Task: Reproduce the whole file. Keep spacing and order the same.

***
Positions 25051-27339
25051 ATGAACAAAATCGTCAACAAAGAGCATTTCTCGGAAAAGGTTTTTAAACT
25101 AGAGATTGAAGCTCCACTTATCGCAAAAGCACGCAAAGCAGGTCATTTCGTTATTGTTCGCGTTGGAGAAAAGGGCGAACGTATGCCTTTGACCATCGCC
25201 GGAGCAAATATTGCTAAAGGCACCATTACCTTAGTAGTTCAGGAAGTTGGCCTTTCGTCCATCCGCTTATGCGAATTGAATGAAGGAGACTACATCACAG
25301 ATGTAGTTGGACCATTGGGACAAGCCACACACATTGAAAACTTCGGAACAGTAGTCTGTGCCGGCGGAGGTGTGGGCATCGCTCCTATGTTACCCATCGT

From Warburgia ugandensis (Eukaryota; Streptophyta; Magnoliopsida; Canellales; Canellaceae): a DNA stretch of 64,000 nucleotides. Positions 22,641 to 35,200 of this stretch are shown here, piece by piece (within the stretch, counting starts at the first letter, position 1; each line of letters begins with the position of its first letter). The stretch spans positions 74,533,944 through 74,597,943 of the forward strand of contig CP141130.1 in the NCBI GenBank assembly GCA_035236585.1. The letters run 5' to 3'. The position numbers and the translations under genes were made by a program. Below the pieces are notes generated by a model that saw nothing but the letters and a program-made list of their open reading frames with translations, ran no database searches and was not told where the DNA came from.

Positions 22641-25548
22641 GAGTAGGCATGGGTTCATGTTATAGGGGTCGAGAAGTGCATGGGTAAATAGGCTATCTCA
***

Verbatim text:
Positions 25051-27339
25051 ATGAACAAAATCGTCAACAAAGAGCATTTCTCGGAAAAGGTTTTTAAACT
25101 AGAGATTGAAGCTCCACTTATCGCAAAAGCACGCAAAGCAGGTCATTTCGTTATTGTTCGCGTTGGAGAAAAGGGCGAACGTATGCCTTTGACCATCGCC
25201 GGAGCAAATATTGCTAAAGGCACCATTACCTTAGTAGTTCAGGAAGTTGGCCTTTCGTCCATCCGCTTATGCGAATTGAATGAAGGAGACTACATCACAG
25301 ATGTAGTTGGACCATTGGGACAAGCCACACACATTGAAAACTTCGGAACAGTAGTCTGTGCCGGCGGAGGTGTGGGCATCGCTCCTATGTTACCCATCGT

From Warburgia ugandensis (Eukaryota; Streptophyta; Magnoliopsida; Canellales; Canellaceae): a DNA stretch of 64,000 nucleotides. Positions 22,641 to 35,200 of this stretch are shown here, piece by piece (within the stretch, counting starts at the first letter, position 1; each line of letters begins with the position of its first letter). The stretch spans positions 74,533,944 through 74,597,943 of the forward strand of contig CP141130.1 in the NCBI GenBank assembly GCA_035236585.1. The letters run 5' to 3'. The position numbers and the translations under genes were made by a program. Below the pieces are notes generated by a model that saw nothing but the letters and a program-made list of their open reading frames with translations, ran no database searches and was not told where the DNA came from.

Positions 22641-25548
22641 GAGTAGGCATGGGTTCATGTTATAGGGGTCGAGAAGTGCATGGGTAAATAGGCTATCTCA